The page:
From the New York Times news section:
In a meeting last year, Nury Martinez mocked Indigenous immigrants and the Black child of a fellow council member.
If they are “Indigenous,” then how are they “immigrants?”
She will remain on the council but relinquished her leadership role.
By Jill Cowan and Shawn Hubler
Published Oct. 9, 2022
LOS ANGELES — The president of the Los Angeles City Council stepped down from her powerful leadership role on Monday after a leaked audio recording revealed racist and disparaging remarks that she had made about the Black child of a white fellow council member and about Indigenous immigrants in the city’s Koreatown neighborhood. …
Note that the oxymoron “Indigenous immigrants” is in the New York Times, which normally employs diligent copy editors. Apparently, that’s NYT policy for how to refer to immigrants who are Mexican Indians, which shows how little the NYT would like its readers to think about Mexican Indian immigrants.
In general, white liberal Americans don’t have a vocabulary for referring to the components of Mexico’s racial spectrum. For example, the term “mestizo” is extremely useful to Mexicans, but it strikes NYT subscribers as a racial slur.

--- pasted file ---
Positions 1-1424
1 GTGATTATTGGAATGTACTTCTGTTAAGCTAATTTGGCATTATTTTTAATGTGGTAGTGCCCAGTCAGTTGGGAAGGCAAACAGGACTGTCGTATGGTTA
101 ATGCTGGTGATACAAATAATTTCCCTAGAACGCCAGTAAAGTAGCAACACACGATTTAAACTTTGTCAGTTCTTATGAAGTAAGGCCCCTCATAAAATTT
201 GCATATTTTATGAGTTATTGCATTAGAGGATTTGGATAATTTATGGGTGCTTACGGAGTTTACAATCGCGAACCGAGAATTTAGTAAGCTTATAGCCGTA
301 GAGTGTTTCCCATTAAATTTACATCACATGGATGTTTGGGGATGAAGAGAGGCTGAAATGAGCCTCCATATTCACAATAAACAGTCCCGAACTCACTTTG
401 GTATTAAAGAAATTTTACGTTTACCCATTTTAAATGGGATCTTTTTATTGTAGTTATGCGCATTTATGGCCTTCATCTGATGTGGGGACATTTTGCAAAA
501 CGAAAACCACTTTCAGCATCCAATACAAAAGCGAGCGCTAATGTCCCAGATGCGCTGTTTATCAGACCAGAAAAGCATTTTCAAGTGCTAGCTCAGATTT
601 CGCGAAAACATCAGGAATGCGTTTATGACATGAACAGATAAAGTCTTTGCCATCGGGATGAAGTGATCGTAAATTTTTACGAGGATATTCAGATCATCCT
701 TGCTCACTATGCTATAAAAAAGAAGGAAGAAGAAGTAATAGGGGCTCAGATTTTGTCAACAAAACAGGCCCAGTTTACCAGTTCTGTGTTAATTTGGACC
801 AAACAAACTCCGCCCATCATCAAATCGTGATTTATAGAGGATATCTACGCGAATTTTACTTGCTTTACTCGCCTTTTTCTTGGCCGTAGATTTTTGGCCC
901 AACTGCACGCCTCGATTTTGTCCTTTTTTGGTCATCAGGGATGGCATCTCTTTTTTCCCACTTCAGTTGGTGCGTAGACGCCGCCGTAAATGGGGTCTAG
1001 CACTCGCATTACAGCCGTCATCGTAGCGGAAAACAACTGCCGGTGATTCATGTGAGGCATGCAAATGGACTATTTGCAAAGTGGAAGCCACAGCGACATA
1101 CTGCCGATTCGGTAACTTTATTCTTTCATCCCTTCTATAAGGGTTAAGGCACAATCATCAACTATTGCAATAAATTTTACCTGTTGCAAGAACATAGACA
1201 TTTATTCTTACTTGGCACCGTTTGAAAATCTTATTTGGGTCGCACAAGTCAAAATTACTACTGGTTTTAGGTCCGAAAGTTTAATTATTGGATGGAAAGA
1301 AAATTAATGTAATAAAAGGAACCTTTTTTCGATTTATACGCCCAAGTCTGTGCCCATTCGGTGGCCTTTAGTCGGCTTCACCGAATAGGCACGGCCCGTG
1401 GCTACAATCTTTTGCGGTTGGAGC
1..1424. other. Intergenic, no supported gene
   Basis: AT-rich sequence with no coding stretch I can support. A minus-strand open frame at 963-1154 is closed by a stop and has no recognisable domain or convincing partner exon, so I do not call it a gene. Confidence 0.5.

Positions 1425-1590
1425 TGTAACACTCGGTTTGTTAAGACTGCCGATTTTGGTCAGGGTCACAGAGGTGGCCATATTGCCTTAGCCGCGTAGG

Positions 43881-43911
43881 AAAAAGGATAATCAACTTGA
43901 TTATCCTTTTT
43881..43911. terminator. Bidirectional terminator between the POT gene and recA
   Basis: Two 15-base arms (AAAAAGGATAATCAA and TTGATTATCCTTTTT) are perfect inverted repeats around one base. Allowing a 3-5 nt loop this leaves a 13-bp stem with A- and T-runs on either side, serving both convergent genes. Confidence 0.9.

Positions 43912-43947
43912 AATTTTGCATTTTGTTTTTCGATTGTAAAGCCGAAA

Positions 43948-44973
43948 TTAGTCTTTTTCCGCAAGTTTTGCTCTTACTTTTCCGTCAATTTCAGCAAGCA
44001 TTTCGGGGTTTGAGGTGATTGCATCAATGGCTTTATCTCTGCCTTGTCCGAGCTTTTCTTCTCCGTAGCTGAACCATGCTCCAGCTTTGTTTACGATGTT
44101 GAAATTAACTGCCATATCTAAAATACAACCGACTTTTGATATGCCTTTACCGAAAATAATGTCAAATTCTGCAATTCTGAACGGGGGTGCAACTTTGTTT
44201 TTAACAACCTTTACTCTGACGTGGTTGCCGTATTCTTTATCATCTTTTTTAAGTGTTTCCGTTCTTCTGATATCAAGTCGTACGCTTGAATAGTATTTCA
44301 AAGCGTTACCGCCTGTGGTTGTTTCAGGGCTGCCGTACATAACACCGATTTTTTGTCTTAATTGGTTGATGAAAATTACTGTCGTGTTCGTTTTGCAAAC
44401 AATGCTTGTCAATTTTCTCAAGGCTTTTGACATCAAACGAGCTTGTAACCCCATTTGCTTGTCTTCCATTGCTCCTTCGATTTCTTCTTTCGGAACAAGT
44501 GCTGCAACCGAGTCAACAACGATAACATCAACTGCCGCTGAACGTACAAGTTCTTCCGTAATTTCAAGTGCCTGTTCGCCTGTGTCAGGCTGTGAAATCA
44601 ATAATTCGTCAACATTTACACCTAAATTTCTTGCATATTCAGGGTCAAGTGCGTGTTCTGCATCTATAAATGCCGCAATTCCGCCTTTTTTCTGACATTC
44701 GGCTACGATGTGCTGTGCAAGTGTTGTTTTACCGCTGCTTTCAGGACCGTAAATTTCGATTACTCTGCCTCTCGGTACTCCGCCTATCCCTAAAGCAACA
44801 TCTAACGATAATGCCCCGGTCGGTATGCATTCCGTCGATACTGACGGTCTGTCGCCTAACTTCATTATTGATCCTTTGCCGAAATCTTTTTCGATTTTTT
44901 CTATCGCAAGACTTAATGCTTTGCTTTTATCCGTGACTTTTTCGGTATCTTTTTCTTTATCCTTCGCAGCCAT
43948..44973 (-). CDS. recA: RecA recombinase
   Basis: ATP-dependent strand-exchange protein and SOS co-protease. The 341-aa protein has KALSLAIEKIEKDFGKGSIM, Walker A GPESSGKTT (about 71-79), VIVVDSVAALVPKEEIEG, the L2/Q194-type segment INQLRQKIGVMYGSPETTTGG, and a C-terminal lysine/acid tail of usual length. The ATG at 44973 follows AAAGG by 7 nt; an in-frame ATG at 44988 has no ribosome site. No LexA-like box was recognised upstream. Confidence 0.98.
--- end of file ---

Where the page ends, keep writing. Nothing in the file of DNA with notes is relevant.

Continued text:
The comments, which Ms. Martinez made last year during a meeting with two other council members and a labor official [on redistricting], exposed longstanding racial tensions in the governance of one of the nation’s most multicultural cities, as well as fault lines among the city’s Democrats. Calls continued on Monday for her to resign from the council entirely.
… Ms. Martinez, who is Latina, compared the Black child of a white council member to a “changuito,” Spanish for little monkey. She also called Oaxacan immigrants living in Koreatown “short little dark people.”
Ms. Martinez is fairly blanca herself.